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4 Projects Using Blockchain to Help Learners Document and Share Educational Records

Four blockchain projects have received funding with the ultimate goal of helping learners take control of their educational records. Each of the projects will receive $150,000 from a competition overseen by the American Council on Education (ACE). The Blockchain Innovation Challenge supports collaborations involving K-12, higher education, technology providers and public agencies, to facilitate more secure, streamlined sharing of learning records and create stronger links between education and work.

Phase 1 winners will use the grants to produce "minimum viable" projects this spring to show the potential of their solutions. Those selected to continue to Phase 2 will share an additional $300,000 to implement their pilot projects more fully. The challenge has been funded by the U.S. Department of Education and is part of ACE's Education Blockchain Initiative.

The Phase 1 winners of the Blockchain Innovation Challenge were:

"The COVID-19 pandemic has increased the urgency of exploring new solutions that can better serve learners at every stage of their educational journey," said Kara Freeman, senior vice president and chief operating officer of ACE and a member of the Education Blockchain Initiative Steering Committee, in a statement. "These initiatives seek to reach underserved populations and improve economic mobility with a more just, equitable system by leveraging new technologies to improve information-sharing and expanding access."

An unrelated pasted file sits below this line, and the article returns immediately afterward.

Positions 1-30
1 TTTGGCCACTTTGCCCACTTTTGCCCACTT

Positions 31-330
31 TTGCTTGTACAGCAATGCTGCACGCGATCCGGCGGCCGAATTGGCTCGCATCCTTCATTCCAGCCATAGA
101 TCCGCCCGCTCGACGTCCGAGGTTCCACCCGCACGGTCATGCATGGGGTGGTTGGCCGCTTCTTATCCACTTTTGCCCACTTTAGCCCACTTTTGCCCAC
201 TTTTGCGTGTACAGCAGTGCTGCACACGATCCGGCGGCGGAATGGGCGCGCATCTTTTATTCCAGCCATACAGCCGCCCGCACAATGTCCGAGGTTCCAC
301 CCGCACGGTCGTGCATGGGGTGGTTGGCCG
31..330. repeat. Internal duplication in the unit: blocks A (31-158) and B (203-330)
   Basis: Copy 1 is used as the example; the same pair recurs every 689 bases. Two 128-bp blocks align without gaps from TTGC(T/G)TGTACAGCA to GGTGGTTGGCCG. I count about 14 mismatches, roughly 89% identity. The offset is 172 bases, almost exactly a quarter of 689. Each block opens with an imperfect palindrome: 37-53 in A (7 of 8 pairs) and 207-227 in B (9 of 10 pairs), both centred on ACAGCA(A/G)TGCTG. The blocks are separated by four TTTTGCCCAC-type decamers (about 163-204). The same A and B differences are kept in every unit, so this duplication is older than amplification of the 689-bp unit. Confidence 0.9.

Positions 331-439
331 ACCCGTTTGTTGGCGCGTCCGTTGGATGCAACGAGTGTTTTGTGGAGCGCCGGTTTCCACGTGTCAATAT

To learn more about the Blockchain Innovation Challenge, visit the ACE website.

About the Author

Dian Schaffhauser is a former senior contributing editor for 1105 Media's education publications THE Journal, Campus Technology and Spaces4Learning.

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